Perhaps the best example of a city’s nimbleness in transforming its economy to achieve global competitiveness can be seen in London. The quintessential port city, it has been a trading hub since Roman times, becoming the world’s busiest port in the 18th and 19th century.
It was also known as a manufacturing powerhouse, famous for its flour mills, sauce factories, sugar refineries, clothing industry, and auto industry.
However, after the Second World War, a combination of a lack of investment, complacency and monetarist policies from Margaret Thatcher struck a decisive blow to British manufacturing, which dwindled in comparison to its European neighbours.
Subsequently, London began to prioritise its financial services. The city took advantage of the New York slowdown caused by the Sarbanes-Oxley Act in 2002, driving many foreign companies to list their stocks in London. By 2016, London traded twice as much foreign currency daily as New York, its nearest rival, at an average of US$2.42 billion daily.
In Asia, many cities have been competing to become the next London. Shanghai, also a strategic port city and industrial economy from the mid-19th century, suffered during the Second World War, becoming isolated from the global economy for many decades.
Embracing a market-driven economy from the 1990s, the “City by the Sea” came roaring back to life with the birth of its own financial district of Pudong. Shanghai’s rigorous city planning followed in the early 2000s and the skyline metamorphosed rapidly.
The IMF declared the renminbi one of the world’s main currencies in 2015, and the government has also announced plans to ease limits on foreign ownership of its financial services groups. All this will further enhance Shanghai’s well-earned new reputation as a global financial centre.
Kuala Lumpur has embraced a similar approach; once known for manufacturing prowess in the rubber, tin, electrical and electronic, and textile sectors, it is today attracting investors into its financial services, as well as hospitality, legal, education and information technology.
This progress came through careful planning. The collapse of global rubber and tin prices in the 1980s alongside the continued decline of commodity prices in general prompted diversification into export-driven growth and services.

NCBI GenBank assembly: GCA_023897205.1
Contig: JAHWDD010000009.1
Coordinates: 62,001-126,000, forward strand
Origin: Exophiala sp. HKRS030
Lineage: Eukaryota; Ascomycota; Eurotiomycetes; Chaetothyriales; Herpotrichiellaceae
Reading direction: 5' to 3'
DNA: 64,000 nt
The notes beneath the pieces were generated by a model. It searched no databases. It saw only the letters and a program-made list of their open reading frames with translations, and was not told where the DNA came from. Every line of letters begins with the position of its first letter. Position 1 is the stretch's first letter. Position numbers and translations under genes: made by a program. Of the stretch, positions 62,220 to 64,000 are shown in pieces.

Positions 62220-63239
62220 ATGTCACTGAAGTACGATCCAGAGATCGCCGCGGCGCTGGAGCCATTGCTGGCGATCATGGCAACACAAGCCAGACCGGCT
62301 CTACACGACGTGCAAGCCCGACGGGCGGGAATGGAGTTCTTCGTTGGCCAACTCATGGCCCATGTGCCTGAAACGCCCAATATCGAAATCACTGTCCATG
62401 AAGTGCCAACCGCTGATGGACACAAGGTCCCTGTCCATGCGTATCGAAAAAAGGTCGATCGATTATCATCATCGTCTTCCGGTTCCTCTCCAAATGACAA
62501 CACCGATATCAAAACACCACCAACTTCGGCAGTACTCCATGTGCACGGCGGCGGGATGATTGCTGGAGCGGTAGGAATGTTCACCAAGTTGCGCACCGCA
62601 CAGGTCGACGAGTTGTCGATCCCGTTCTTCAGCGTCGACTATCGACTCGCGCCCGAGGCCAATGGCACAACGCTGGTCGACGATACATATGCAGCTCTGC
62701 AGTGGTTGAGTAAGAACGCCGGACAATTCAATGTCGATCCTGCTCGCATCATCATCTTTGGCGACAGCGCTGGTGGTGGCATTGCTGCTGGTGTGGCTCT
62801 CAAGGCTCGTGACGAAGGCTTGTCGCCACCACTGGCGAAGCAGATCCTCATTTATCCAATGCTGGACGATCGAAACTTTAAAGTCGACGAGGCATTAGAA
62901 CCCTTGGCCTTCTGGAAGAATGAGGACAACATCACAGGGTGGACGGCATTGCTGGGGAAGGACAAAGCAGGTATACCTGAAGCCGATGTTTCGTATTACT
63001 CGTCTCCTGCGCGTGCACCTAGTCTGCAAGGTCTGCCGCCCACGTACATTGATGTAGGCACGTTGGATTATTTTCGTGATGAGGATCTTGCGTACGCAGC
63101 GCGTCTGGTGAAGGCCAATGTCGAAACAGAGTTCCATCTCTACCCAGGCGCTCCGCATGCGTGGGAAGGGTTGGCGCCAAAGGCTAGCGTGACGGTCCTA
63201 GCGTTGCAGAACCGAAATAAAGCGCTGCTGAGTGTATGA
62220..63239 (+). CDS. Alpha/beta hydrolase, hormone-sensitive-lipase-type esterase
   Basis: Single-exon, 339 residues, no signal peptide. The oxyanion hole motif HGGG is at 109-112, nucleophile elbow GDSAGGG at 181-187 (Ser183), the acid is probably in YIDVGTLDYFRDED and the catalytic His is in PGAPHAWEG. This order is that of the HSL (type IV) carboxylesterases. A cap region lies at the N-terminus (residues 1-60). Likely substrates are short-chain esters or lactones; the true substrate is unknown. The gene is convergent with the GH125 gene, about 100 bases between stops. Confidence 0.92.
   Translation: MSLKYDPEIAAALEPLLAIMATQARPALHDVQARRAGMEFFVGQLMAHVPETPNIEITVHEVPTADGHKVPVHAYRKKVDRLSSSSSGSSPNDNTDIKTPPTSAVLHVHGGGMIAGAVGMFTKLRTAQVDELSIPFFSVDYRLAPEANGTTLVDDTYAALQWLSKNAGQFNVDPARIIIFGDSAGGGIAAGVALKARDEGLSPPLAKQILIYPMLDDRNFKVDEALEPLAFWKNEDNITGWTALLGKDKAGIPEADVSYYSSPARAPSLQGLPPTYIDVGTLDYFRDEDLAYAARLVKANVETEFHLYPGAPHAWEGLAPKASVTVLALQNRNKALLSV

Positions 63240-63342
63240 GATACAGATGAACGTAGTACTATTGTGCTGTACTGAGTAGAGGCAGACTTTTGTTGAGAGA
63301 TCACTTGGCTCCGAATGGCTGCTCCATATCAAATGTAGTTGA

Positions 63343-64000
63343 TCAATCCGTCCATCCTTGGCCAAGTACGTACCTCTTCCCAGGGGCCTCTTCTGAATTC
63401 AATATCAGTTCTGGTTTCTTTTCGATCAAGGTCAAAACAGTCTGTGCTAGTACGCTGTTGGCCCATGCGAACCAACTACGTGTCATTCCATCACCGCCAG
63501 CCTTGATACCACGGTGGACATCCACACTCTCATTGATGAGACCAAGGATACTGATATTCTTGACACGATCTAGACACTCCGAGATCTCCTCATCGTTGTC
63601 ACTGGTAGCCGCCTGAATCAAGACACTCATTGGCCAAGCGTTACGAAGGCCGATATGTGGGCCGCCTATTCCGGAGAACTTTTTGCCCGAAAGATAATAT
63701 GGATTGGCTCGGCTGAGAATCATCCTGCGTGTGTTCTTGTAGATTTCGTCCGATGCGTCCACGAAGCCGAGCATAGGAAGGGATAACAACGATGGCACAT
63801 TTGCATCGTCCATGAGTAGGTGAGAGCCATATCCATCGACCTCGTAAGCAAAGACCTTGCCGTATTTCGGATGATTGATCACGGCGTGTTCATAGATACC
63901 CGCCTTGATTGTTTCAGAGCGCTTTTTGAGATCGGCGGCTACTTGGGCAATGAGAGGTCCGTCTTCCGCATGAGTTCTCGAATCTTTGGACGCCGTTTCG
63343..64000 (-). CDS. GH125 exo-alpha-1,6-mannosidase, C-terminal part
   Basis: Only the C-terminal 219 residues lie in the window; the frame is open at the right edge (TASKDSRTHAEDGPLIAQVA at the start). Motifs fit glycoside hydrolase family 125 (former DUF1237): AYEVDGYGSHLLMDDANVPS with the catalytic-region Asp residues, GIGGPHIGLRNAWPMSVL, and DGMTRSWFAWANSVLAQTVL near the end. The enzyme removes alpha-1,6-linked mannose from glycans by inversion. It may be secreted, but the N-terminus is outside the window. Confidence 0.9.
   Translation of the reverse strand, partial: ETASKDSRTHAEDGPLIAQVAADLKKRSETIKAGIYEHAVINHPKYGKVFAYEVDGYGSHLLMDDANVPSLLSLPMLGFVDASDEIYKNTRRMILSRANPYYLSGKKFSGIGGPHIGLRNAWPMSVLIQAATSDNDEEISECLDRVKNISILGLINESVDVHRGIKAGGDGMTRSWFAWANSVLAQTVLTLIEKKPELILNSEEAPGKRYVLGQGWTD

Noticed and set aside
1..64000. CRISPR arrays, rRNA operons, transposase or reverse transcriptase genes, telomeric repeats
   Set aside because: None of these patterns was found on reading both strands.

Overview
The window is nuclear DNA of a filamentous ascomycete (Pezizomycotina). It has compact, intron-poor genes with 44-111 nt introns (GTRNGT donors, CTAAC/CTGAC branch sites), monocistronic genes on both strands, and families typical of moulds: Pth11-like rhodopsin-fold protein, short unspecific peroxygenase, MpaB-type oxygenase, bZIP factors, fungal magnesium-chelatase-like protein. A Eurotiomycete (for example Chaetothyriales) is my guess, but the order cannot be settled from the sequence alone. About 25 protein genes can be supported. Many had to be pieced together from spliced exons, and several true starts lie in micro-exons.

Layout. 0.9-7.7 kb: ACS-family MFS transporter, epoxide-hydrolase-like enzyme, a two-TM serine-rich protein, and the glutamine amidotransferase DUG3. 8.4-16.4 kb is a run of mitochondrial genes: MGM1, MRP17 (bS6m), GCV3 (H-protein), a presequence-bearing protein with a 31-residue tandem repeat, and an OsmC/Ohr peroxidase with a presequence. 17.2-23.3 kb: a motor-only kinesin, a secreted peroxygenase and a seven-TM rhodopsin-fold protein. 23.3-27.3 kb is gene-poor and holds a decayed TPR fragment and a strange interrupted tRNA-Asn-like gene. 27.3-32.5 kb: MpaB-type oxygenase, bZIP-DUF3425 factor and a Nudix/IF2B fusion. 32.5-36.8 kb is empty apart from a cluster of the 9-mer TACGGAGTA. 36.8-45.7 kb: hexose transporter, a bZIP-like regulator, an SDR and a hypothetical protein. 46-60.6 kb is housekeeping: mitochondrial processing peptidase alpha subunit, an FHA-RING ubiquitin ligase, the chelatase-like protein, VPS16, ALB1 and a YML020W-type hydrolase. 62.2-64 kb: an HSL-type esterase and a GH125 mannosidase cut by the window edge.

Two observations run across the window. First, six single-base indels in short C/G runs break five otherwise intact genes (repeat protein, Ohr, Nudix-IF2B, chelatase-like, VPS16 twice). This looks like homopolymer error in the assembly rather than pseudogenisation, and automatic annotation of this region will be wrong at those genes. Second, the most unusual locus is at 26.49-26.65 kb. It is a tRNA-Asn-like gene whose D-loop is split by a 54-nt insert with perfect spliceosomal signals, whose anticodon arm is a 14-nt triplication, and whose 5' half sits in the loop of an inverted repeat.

Around 55% of the Malaysian economy is made up of service sectors, which have increasing weightage as economic drivers, as manufacturing retreats as the main growth factor.
Crucially, the Malaysian government is supporting this services development, especially for high end services, placing a focus on financial services as part of its Economic Transformation Plan. One of its most oft-touted success stories is in Islamic Finance, where Kuala Lumpur is an acknowledged pioneer in the growing global Islamic finance presence.
In its latest report out March 2018, Moody’s Investor Service has noted that the Islamic finance sector’s global growth will continue to outstrip growth seen in conventional financial services, as demand for Shariah-compliant financial instruments rises.
“Islamic finance is under-represented in the global financial system, and will benefit from government objectives to grow the sector,” the report says.
In 2017, global sukuk issuance rose by 17% to a market of US$100 billion. KL is currently the world’s largest sukuk issuer, with more than half outstanding global sukuk (as of January 2018), ahead of nations such as Saudi Arabia, United Arab Emirates and Indonesia. According to Malaysia International Islamic Finance Centre (MIFC) estimates, Malaysia also has the largest assets under management (AUM) for Islamic funds by domicile in the world, at 37.2%.
Photo Credit : Shanghai World Financial Center